1993 Hamburgers contaminated by E. coli bacteria sicken 450 and kill three children across Western Washington. The outbreak is traced to meat from a California supplier that has been improperly prepared by local Jack in the Box stores. Seattle attorney Bill Marler represents the most seriously injured of the survivors, wins a landmark $15.6 settlement, and goes on to national prominence as a plaintiff's attorney in food safety cases.

1993 The operator of a couple of small movie theaters and owner of a Häagen Dazs franchise, Chris Curtis, starts the University District Farmers Market to give local farmers a direct-to-consumer outlet for their produce. The single location grows into the Neighborhood Farmers Market Alliance with half a dozen farmers markets, and even inspires a rival group heavy on arts & crafts. Today the city has about two dozen neighborhood markets, several of them year-round, which contribute immeasurably to the quality of life in Seattle. Curtis retires in 2018.

Chris Curtis, courtesy of Front Porch,

1993 Seattle Gourmet Foods , then named Frederick's Fine Chocolates, is incorporated in Kent. It has one customer, a popular Seattle department store (no longer in business), for which the company makes a well-known chocolate confection (see 1918 if you need a hint). Over the years, SGF drops its original client as it takes over a dozen small candy manufacturers.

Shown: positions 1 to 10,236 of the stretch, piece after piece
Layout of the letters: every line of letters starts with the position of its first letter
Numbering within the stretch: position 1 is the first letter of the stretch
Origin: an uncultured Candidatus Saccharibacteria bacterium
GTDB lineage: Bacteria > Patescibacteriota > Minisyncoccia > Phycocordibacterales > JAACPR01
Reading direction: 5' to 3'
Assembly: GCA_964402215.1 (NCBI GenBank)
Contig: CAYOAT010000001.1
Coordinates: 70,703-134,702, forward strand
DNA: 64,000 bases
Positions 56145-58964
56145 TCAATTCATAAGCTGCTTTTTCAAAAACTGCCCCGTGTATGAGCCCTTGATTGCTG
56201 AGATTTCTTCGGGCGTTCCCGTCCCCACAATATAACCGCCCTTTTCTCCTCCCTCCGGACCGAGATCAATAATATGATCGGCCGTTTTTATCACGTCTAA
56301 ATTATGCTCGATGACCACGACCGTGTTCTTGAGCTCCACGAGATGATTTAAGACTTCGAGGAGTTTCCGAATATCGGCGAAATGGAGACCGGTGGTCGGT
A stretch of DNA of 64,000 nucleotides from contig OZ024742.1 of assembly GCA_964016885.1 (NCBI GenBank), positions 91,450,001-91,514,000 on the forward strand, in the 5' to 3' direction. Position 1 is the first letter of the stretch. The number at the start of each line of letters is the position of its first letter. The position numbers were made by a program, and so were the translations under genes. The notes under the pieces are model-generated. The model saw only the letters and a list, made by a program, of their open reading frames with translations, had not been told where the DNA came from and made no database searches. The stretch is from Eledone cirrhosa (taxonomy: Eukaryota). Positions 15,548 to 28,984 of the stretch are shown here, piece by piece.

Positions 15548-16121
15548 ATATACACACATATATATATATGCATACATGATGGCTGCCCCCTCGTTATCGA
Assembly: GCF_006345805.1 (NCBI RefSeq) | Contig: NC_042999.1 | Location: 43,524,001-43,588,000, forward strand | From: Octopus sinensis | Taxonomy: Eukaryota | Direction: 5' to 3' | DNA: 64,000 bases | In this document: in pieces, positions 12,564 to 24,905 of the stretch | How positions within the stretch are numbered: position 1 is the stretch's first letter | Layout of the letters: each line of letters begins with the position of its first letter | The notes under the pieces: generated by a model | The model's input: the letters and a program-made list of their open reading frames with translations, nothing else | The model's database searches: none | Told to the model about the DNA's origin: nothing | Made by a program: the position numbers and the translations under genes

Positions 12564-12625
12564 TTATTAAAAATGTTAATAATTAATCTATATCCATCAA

1993 Judy Fu , born in the Chinese city of Tsing Tao and raised in Taiwan, who has worked in Seattle kitchens for two decades to support herself while raising two children, opens a tiny restaurant called Snappy Dragon in the Maple Leaf neighborhood. The specialties are hand-rolled noodles and jiao-zi (boiled dumplings), considered the best outside the International District. Though the focus is takeout, it is voted Seattle's best Chinese restaurant for 9 of the past 10 years.

1994 Last call at the Dog House. Founded half a century earlier by Bob Murray and Laurie Gulbransen with the slogan "All Roads Lead to the Dog House," it offers food and drink 24 hours a day at 7 th & Bell Street, the southern end of what Murray called the Aurora Speedway. In its place comes the Hurricane Cafe, which lasts another 20 years before it, too, closes shop. The new landlord,, needs the real estate for another office building.

1994 Dina Campion, who manages Starbucks stores in southern California (all ten of them at the time), convinces headquarters that the company needs to add a cold beverage to its coffee lineup. In summer, at least. In southern California, at least. One of her former store managers, Bill Moore, who works at headquarters in Seattle, agrees to a test at a single store in the San Fernando Valley. Meantime, Starbucks acquires Coffee Connection in Boston, which has a slushy frozen drink on its menu. It is the Frappuccino, and when Starbucks rolls it out in 23 markets the following summer (only two flavors, coffee and mocha), it sells 200,000 drinks the first week, then 400,000, then 800,000. It becomes a mainstay of the Starbucks lineup, accounting for 11 percent of summer sales.

Photos courtesy of Ronald Holden unless otherwise noted

Stay tuned for part two of The Nineties in our February issue.

January 2019

Ronald Holden is a Northwest native who's been writing about local food for over 40 years. His latest book, the second edition of Forking Seattle, is available on ( paperback here , kindle version here ). He blogs at .